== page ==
In his analysis, Webb argues that Silicon Valley is heading for a cliff in funding too many startups to provide new media channels for advertisers.
No ad to show here.
He writes that there seems to be a perception that there will be far more money in online advertising than there really is.
“Brands don’t actually want or need any more media channels. As far as they’re concerned, the internet can stop now. We have enough channels. We were happy when we had like seven (TV, print, outdoor, radio, in-store, direct and theater), got a little interested in the first few new ones. Urinals? Uh, okay. Banners? Interesting. Google? Yes. Groupon, Farmville, GroupMe? OKAY I AM GETTING TIRED NOW. Silicon Valley seems to think that advertising’s appetite for new media channels is unending.
…every time I talk to a Valley person about this they go on about how marketers want more data and they’ll pay for it, and they want to know everything about a person and oh man do you know how much advertisers would pay for this data? Well, yes, I do. But I guarantee you, YOU DO NOT KNOW. They have fixed budgets. I could tell you EXACTLY how much they will spend, because I spend that money. It is not bottomless.”
So how much money is there out there to spend on media?
Webb estimates that in the US there is about US$200-billion a year spent an all forms of advertising. Worldwide it is about US$450-billion.
But even if all of the world’s advertising money went online that is still not enough to justify the hopes of Silicon Valley companies.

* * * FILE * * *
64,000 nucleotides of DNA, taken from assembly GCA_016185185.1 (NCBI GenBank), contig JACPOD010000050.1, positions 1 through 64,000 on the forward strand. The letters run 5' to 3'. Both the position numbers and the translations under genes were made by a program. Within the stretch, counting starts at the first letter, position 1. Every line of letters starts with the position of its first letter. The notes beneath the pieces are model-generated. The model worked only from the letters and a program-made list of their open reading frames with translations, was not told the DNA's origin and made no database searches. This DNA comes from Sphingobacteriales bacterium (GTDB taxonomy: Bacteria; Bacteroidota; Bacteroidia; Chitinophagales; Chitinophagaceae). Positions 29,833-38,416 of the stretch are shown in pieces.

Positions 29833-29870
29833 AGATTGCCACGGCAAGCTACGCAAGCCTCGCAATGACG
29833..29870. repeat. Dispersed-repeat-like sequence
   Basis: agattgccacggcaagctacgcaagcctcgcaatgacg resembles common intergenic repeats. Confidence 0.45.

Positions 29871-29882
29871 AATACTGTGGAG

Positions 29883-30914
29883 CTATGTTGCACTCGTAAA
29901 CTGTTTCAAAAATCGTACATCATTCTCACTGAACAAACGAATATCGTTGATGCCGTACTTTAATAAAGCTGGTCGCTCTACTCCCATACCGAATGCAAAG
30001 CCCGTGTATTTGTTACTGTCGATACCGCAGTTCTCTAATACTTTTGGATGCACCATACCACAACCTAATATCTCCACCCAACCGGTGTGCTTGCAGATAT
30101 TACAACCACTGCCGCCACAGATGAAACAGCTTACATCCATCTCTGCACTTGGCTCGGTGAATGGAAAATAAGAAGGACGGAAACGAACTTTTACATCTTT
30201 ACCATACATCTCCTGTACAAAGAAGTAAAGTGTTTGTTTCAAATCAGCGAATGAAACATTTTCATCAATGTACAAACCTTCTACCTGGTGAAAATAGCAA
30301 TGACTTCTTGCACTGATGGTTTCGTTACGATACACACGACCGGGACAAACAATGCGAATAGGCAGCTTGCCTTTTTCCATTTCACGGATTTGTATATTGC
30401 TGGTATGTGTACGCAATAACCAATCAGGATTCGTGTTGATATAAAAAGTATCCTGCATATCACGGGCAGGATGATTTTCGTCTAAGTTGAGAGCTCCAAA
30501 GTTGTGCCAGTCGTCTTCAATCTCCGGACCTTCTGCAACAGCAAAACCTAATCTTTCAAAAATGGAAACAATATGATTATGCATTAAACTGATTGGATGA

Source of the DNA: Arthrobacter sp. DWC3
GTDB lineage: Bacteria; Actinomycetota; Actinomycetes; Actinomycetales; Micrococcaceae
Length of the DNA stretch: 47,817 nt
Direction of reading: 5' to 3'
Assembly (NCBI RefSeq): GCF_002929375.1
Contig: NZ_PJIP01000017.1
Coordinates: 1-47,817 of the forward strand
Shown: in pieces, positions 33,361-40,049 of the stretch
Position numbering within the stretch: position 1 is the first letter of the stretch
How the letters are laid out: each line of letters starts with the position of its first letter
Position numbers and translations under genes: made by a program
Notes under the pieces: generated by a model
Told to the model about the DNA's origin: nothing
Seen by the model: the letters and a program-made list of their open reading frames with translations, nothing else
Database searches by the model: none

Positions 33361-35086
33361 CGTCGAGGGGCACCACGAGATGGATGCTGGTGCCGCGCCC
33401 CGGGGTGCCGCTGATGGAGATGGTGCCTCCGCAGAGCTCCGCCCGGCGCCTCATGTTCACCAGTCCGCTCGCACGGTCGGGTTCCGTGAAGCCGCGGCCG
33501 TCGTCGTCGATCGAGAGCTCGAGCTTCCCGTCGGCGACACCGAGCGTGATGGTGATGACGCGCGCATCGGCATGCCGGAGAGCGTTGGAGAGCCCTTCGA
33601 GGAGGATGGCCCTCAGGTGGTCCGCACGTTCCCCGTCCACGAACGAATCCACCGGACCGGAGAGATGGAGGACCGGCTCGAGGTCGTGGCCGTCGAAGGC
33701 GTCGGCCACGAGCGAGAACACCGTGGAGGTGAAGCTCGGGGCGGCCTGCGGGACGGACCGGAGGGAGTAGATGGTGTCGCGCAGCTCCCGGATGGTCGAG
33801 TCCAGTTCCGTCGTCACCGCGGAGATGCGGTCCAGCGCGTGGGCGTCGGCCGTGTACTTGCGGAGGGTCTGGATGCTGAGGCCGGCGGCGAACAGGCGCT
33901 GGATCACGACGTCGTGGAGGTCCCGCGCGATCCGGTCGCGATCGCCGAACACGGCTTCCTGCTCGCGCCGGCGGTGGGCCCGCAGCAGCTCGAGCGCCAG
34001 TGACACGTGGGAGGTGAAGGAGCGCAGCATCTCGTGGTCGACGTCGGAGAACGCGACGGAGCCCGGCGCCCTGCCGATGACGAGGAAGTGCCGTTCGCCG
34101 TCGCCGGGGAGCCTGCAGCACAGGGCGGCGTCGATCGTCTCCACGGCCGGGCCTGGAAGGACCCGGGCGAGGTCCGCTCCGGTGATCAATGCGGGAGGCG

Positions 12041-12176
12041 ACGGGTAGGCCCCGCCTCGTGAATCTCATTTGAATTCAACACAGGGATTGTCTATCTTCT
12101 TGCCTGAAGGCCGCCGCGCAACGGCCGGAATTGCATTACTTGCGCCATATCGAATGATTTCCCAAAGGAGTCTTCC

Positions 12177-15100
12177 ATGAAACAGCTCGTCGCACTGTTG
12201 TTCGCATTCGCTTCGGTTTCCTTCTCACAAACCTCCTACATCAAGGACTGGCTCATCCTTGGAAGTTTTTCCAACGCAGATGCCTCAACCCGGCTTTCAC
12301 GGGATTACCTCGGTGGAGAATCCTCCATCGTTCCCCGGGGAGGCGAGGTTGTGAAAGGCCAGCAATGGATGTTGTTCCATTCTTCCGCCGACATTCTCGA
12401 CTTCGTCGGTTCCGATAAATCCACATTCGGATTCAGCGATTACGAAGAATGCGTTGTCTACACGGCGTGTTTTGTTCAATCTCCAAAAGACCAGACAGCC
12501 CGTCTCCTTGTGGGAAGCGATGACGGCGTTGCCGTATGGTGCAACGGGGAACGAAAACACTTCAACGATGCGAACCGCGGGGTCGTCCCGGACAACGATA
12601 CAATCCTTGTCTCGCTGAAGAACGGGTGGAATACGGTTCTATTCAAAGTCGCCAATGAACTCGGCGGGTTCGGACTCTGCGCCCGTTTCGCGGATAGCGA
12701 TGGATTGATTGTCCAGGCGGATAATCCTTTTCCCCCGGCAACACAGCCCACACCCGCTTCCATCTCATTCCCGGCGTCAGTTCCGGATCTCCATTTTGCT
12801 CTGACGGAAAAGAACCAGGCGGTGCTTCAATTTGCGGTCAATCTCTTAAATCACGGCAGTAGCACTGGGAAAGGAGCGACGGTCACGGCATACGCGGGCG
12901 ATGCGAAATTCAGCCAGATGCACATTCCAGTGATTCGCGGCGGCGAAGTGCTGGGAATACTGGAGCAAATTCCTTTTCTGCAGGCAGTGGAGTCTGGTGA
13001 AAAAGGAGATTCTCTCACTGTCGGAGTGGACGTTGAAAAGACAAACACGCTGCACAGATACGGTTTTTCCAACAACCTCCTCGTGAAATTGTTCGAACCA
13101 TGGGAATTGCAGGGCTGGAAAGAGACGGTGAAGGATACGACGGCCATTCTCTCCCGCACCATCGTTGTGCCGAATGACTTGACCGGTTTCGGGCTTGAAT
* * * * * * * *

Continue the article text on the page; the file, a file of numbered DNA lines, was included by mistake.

“Hey internet, take every penny spent on advertising in the whole, wide world. US$450-billion. You already have just over US$100-billion of it. You only get 350% more growth. At all. Ever. Google’s revenue? Let’s call it US$36-billion. YOU ONLY GET NINE MORE GOOGLES. Worldwide,” Webb adds.
He makes a fair point, also pointing out that as advertising budgets move online they become smaller — there’s less money available.
However, this won’t discourage investors. Silicon Valley always over-funds a sector. It never adds up the market numbers, divides by the number startups, then makes a rational decision to stop further investments.
Things don’t work that way because it’s a race with winners taking all, not some kind of collective where monies are divvied up equally among the startups.
Mr Webb’s analysis is interesting but his conclusion is ultimately trivial:
The worldwide ad spend is not enough to fund a hundredth of the companies that are being funded to pursue it.
So what? The losers are part of the process — one that has served Silicon Valley very well.